Lyme disease cannot be transmitted from one person to another. To date, it has not been reported to be transmitted through blood transfusion or infected animals (pets).1
Many still attribute its transmission only to ticks, but according to one of the leading authorities on Lyme disease, Dr. Dietrich Klinghardt, the bacteria that cause it can also be spread by other biting or blood-sucking insects, which include mosquitoes, fleas, spiders and mites.
Dogs and cats can get infected, but there is no evidence that they can spread the disease directly to humans. Just remember that your pets can bring infested ticks and fleas into your home. This is why you should avoid taking them to infested areas, and make sure to check them thoroughly every day for these parasites.
According to Norton Fishman, a Maryland doctor who specializes in tick-borne diseases, sufficient studies haven’t been done on gestational Lyme transmission, which is the reason there is no solid evidence for it.
Yet, scientists have long suspected that Lyme-causing bacteria can be passed gestationally. This is because other spirochetes, specifically the bacterium that causes syphilis, can be transmitted in the womb, and lead to birth defects.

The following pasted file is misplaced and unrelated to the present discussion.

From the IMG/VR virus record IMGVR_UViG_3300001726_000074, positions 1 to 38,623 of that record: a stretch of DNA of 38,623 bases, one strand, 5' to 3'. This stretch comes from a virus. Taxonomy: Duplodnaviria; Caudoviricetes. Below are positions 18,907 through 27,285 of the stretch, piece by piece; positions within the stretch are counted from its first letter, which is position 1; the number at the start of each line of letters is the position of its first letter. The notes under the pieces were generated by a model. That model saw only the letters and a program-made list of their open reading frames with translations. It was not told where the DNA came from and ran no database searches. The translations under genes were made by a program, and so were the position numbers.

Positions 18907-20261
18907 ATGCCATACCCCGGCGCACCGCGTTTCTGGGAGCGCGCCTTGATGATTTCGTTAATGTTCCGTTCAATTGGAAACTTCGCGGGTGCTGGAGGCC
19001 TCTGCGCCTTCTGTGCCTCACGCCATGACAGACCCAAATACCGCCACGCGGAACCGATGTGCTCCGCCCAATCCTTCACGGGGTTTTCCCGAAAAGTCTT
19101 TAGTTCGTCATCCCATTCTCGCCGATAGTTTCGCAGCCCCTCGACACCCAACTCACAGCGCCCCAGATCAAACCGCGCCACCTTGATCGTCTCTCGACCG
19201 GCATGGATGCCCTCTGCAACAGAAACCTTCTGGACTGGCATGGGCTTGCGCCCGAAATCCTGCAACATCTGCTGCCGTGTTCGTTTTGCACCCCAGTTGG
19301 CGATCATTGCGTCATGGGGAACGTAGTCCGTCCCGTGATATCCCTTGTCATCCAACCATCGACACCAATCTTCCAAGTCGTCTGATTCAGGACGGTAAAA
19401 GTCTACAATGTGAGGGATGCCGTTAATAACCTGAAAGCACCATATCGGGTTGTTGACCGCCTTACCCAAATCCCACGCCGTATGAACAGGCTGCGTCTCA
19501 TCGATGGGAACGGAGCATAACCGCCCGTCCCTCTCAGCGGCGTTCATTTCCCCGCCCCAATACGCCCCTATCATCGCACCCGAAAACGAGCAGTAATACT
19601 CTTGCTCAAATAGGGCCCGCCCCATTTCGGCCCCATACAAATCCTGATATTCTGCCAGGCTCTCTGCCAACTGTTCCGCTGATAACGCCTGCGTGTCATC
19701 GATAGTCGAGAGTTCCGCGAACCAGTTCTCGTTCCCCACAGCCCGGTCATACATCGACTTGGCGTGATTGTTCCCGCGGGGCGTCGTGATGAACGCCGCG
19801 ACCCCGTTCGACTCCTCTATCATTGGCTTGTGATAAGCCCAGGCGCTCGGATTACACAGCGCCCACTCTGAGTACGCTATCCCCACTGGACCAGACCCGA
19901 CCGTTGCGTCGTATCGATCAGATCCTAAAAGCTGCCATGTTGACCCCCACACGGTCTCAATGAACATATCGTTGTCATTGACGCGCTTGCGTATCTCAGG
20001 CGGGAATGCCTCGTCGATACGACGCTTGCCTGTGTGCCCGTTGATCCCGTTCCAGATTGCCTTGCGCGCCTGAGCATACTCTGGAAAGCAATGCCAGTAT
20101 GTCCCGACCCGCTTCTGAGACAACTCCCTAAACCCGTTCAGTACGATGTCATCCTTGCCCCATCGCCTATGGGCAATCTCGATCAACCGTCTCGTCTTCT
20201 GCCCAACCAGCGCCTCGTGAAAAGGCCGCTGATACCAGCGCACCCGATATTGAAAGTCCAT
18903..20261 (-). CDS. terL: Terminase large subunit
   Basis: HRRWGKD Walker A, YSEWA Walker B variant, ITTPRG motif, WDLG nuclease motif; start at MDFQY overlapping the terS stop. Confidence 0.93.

Ruth Kriz, a nurse practitioner in Washington, D.C., who specializes in tick-borne infections, said she has seen cases of Lyme disease that have been passed from mother to child.2 When Lyme disease is acquired during pregnancy, the placenta may become infected and lead to stillbirth.
However, if the mother receives the appropriate treatment, there may be no negative effects on the fetus. Up to now, there are still no reports of Lyme transmission from breast milk.
The Lyme disease bacteria can live in blood that is stored for donation; however, there are still no cases that have been linked from a blood transfusion. Yet, according to the Centers for Disease Control and Prevention (CDC), people who are currently being treated for Lyme shouldn’t donate blood.3
Is Lyme Disease Curable?
There is hope for a full recovery among individuals that are infected with Lyme disease. Aside from conventional treatment, which involves antibiotics, there are safer natural alternatives like the use of herbal antimicrobials.
You should consider Dr. Klinghardt’s Lyme disease protocol as well. Additionally, it would be beneficial to boost your immune function through a healthy diet and by supplementing with antioxidants like astaxanthin. Remember that treating Lyme disease with antibiotics will also kill good bacterial colonies in the gut, negatively affecting your natural immune function. This will further increase your risk of antibiotic-resistant infection, which may put your health at risk.
One of the most common questions after being diagnosed with Lyme is, “Can you die from Lyme disease?” It is generally not fatal but, in 2014, the CDC issued a warning in connection to three sudden cardiac deaths related to Lyme carditis. Moreover, studies have documented at least 23 attributed deaths to Lyme disease.4